I saw this reply from Jon on Initialize generic object with unknown type:

If you want a single collection to contain multiple unrelated types of values, however, you will have to use List<object>

I'm not comparing ArrayList vs List<>, but ArrayList vs List<object>, as both will be exposing elements of type object. What would be the benefit of using either one in this case?

EDIT: It's no concern for type safety here, since both class is exposing object as its item. One still needs to cast from object to the desired type. I'm more interested in anything other than type safety.

EDIT: Thanks Marc Gravell and Sean for the answer. Sorry, I can only pick 1 as answer, so I'll up vote both.

6 Answers 6


You'll be able to use the LINQ extension methods directly with List<object>, but not with ArrayList, unless you inject a Cast<object>() / OfType<object> (thanks to IEnumerable<object> vs IEnumerable). That's worth quite a bit, even if you don't need type safety etc.

The speed will be about the same; structs will still be boxed, etc - so there isn't much else to tell them apart. Except that I tend to see ArrayList as "oops, somebody is writing legacy code again..." ;-p


One big benefit to using List<object> is that these days most code is written to use the generic classes/interfaces. I suspect that these days most people would write a method that takes a IList<object> instead of an IList. Since ArrayList doesn't implement IList<object> you wouldn't be able to use an array list in these scenarios.

I tend to think of the non-generic classes/interfaces as legacy code and avoid them whenever possible.


In this case, ArrayList vs. List<Object> then you won't notice any differences in speed. There might be some differences in the actual methods available on each of these, particular in .NET 3.5 and counting extension methods, but that has more to do with ArrayList being somewhat deprecated than anything else.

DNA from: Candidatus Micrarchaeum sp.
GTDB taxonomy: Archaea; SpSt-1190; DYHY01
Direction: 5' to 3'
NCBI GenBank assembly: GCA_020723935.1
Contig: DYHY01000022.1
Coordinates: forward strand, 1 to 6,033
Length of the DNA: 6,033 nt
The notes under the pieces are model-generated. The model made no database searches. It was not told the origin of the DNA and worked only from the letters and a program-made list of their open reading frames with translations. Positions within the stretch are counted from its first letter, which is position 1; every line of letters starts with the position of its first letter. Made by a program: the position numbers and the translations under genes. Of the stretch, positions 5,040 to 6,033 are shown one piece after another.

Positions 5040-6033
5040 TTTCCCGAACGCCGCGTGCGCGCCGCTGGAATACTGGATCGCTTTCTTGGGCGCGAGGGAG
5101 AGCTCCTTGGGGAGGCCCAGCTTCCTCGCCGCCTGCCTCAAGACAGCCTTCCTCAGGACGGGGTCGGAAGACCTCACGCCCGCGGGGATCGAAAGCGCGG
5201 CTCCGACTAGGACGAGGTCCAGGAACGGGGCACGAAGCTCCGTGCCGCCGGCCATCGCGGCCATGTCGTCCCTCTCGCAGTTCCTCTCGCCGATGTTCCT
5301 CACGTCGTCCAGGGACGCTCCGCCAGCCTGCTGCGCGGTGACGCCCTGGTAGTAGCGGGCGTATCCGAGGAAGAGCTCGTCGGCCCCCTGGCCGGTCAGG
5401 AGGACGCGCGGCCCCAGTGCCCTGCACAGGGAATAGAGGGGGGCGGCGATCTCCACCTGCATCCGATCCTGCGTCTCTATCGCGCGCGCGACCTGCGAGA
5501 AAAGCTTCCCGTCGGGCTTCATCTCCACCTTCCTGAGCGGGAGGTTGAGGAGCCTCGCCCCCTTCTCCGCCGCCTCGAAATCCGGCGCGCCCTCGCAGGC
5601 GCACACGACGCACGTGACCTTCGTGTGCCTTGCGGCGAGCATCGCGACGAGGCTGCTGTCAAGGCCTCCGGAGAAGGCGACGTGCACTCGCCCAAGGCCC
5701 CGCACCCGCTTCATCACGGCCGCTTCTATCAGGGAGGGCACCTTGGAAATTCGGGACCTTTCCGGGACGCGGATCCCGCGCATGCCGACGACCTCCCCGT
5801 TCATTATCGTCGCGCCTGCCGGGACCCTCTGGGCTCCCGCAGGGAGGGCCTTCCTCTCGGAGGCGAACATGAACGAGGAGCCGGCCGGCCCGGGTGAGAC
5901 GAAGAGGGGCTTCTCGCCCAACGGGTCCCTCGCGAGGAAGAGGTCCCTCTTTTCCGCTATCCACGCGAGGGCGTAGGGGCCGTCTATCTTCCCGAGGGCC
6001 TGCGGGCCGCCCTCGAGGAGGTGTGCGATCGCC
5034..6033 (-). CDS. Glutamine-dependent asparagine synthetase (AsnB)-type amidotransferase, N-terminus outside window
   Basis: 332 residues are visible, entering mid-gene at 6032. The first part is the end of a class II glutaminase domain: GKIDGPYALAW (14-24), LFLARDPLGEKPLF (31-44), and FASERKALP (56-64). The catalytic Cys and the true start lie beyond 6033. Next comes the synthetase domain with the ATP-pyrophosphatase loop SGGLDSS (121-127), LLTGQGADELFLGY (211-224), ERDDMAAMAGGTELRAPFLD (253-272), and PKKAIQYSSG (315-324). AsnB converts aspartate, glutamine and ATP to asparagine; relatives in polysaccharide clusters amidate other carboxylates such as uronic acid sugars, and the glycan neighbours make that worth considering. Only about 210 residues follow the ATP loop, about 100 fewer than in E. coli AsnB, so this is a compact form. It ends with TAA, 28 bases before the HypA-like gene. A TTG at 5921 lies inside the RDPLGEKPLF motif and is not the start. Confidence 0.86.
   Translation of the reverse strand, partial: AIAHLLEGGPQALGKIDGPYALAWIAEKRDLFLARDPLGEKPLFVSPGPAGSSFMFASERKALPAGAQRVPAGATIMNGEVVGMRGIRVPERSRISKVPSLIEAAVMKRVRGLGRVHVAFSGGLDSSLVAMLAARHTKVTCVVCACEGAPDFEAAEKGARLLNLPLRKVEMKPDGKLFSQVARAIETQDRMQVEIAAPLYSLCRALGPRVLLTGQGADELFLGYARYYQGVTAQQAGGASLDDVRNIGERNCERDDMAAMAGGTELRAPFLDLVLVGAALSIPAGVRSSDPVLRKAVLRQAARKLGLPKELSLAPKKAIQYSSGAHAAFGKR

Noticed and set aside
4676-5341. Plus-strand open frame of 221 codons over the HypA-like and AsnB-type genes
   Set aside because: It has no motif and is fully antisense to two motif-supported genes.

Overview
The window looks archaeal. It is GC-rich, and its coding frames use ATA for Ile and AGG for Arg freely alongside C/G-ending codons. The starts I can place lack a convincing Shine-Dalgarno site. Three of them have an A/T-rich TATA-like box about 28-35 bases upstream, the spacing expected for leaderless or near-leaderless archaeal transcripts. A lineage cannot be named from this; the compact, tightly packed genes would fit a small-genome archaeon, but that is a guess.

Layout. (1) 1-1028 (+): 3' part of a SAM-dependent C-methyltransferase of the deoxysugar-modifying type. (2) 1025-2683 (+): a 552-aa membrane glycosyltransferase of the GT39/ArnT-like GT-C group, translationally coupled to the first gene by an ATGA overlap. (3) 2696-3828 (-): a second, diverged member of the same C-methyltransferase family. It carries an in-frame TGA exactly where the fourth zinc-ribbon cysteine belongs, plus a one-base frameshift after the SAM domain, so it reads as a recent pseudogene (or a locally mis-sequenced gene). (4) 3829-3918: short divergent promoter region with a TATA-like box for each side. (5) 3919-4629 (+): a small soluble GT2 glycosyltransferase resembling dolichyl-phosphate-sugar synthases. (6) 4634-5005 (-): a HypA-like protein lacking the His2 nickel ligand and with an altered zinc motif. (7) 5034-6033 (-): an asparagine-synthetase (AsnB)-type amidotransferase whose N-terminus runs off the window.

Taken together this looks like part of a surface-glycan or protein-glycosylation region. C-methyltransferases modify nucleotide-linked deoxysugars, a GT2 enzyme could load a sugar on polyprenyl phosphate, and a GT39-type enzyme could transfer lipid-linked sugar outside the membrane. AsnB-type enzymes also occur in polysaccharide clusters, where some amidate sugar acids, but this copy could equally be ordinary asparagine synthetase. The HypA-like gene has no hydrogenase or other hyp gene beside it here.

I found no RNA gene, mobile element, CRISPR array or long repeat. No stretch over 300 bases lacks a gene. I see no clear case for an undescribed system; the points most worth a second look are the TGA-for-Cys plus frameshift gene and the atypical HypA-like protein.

Yes, besides being typesafe, generic collections might be actually faster.

From the MSDN (http://msdn.microsoft.com/en-us/library/system.collections.generic.aspx)

The System.Collections.Generic namespace contains interfaces and classes that define generic collections, which allow users to create strongly typed collections that provide better type safety and performance than non-generic strongly typed collections.

  • 2
    List<object> doesn't give you much in the way of improvements to type safety and performance over using an ArrayList Most of these improvements are specific to List<T> where T is anything except object.
    – Brian
    Commented Feb 10, 2011 at 21:15

Do some benchmarking and you will know what performs best. I guestimate that the difference is very small.

  • actually im not sure the question is about performance but that is a good point. my guess is arraylist perf would be worse due to additional boxing, unboxing. Commented Oct 8, 2010 at 0:56
  • @Anonymous: What additional boxing? ArrayList and List<object> should have the same amount of boxing/unboxing.
    – Brian
    Commented Feb 10, 2011 at 21:16
  • "a single collection to contain multiple unrelated types of values" - my understanding was that when adding different types to a List collection object there was boxing/unboxing occuring, whereas with the arraylist there was not. I guess I am wrong about this. Commented Feb 11, 2011 at 0:53

List<> is a typesafe version of ArrayList. It will guarantee that you will get the same object type in the collection.

  • 1
    Obviously I'm not referring to type safety here
    – faulty
    Commented Dec 24, 2008 at 9:47

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